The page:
The character Laura is a fragile daughter figure and finds herself escaping life at every turn. She induces sickness in her typing class and even as the ‘Gentleman Caller’ awaits her in the living room. She is unable to deal with those difficulties. Frightened of interacting with people, she looks to her collection of glass animals as a place of secure acceptance. Laura clings to the fear that she is strange and crippled though she herself irritates the reality of that. Magnifying her illness and denying her inner beauty to come forth is the way Laura hides from a, “world lit by lightning.” Laura had hopes that she would be with Jim and after he kisses her, she has a “bright, dazed look.” However, Jim merely calls himself a “stumblejohn” and informs her that he is engaged. To this Laura’s hopes are shattered and unable to fulfill her dream.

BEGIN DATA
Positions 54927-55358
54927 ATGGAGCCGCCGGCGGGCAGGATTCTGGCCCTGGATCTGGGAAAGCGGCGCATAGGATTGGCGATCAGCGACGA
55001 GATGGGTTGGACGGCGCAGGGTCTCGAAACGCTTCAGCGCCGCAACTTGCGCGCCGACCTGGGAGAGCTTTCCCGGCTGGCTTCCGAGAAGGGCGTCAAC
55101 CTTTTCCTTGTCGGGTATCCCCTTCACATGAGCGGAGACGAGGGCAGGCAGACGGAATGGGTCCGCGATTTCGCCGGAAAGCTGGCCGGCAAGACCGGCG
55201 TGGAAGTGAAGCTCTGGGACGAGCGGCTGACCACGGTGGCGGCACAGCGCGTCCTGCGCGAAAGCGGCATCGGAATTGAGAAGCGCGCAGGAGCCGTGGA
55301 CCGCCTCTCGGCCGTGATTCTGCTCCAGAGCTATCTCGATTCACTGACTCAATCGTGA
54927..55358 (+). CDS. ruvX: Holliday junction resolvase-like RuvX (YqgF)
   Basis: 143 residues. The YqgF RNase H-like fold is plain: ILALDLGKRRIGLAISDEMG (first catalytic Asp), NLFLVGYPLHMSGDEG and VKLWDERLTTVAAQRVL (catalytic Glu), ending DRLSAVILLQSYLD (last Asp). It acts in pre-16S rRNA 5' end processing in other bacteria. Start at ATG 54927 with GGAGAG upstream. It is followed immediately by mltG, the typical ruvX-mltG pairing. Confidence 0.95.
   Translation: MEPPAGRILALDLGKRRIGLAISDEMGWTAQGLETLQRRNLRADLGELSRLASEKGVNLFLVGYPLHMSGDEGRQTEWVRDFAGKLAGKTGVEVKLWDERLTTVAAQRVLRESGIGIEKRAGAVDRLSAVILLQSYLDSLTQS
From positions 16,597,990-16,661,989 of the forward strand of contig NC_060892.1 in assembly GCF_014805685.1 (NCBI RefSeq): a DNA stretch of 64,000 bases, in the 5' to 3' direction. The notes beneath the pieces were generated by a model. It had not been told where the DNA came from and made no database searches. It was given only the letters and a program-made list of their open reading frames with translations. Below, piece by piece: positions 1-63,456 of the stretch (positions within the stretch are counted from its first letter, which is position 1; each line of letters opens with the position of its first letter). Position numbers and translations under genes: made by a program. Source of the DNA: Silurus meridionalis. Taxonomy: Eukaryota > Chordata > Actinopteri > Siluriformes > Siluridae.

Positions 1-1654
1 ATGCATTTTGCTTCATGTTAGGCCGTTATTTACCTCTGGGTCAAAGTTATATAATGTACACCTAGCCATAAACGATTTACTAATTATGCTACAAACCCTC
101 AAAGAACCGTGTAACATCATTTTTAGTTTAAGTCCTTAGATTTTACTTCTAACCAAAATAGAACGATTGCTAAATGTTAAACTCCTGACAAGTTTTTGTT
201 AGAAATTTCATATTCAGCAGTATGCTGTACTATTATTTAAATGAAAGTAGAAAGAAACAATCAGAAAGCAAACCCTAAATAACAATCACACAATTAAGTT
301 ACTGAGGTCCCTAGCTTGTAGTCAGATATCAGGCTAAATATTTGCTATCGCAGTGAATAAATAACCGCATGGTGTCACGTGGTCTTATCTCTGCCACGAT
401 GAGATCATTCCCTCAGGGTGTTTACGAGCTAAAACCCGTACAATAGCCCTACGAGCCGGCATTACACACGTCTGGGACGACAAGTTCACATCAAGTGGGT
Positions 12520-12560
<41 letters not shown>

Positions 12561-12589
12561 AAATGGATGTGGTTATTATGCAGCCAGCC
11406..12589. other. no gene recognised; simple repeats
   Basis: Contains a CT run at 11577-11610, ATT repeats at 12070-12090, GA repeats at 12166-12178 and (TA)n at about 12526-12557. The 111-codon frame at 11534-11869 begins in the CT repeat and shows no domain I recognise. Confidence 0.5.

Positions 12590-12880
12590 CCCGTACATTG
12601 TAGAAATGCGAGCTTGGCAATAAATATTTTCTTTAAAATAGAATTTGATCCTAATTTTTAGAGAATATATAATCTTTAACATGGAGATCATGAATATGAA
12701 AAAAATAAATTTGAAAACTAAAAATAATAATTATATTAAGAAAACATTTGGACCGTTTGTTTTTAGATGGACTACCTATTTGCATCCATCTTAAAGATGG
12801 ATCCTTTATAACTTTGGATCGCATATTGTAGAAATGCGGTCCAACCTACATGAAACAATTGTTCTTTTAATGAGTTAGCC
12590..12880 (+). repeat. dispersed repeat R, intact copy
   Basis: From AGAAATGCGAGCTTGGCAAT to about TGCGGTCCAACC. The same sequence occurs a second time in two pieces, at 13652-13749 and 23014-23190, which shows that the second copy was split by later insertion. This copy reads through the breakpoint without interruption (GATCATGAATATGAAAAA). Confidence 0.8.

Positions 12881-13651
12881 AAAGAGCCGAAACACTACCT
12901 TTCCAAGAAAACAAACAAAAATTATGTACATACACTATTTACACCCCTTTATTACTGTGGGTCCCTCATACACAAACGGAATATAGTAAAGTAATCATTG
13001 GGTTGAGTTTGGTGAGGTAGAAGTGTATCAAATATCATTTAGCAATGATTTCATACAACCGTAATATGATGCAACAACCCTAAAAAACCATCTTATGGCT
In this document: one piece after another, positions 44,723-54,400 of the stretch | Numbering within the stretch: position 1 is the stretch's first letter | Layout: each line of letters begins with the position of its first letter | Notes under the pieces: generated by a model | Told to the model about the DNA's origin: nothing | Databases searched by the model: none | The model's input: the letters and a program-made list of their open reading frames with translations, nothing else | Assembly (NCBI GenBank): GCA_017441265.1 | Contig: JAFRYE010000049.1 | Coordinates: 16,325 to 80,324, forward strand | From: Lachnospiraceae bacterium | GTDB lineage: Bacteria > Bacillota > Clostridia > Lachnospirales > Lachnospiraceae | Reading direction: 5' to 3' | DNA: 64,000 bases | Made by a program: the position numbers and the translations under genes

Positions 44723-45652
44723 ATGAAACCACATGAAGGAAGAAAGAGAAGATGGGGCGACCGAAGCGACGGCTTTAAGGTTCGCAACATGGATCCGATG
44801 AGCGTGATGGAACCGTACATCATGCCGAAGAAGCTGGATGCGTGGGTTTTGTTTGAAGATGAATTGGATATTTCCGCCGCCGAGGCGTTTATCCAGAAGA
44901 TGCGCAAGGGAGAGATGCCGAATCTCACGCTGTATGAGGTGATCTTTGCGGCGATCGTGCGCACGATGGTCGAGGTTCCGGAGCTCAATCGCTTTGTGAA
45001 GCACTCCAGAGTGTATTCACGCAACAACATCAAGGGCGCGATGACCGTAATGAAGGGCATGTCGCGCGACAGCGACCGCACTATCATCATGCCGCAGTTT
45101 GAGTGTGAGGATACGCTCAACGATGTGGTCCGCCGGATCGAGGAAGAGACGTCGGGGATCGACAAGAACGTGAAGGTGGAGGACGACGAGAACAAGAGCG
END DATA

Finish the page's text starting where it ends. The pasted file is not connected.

Tom character on the other hand, relies on self-denial to justify his concerns and feelings of insecurity. By making himself believe that he is a righteous male, he convinces himself that his needs take place to his family. But Tom also escapes into his world of poetry writing and movies. He cannot handle his meaningless job and his unsatisfying home life. His biggest dreams flash before his eyes on a screen in a darkened room yet, while in that little apartment he faces only the dimness. Even during his reflections on the ‘fire escape’ he is not really separating himself cause I think he is stuck in that metal frame, where he’s still anchored to the apartment wall. Tom dreams of being a poet and escapes to fulfill his dream at the end, but finds that he cannot forget Laura as he wanders around town aimlessly thinking of her. It comes to the end where Tom is trapped by his past.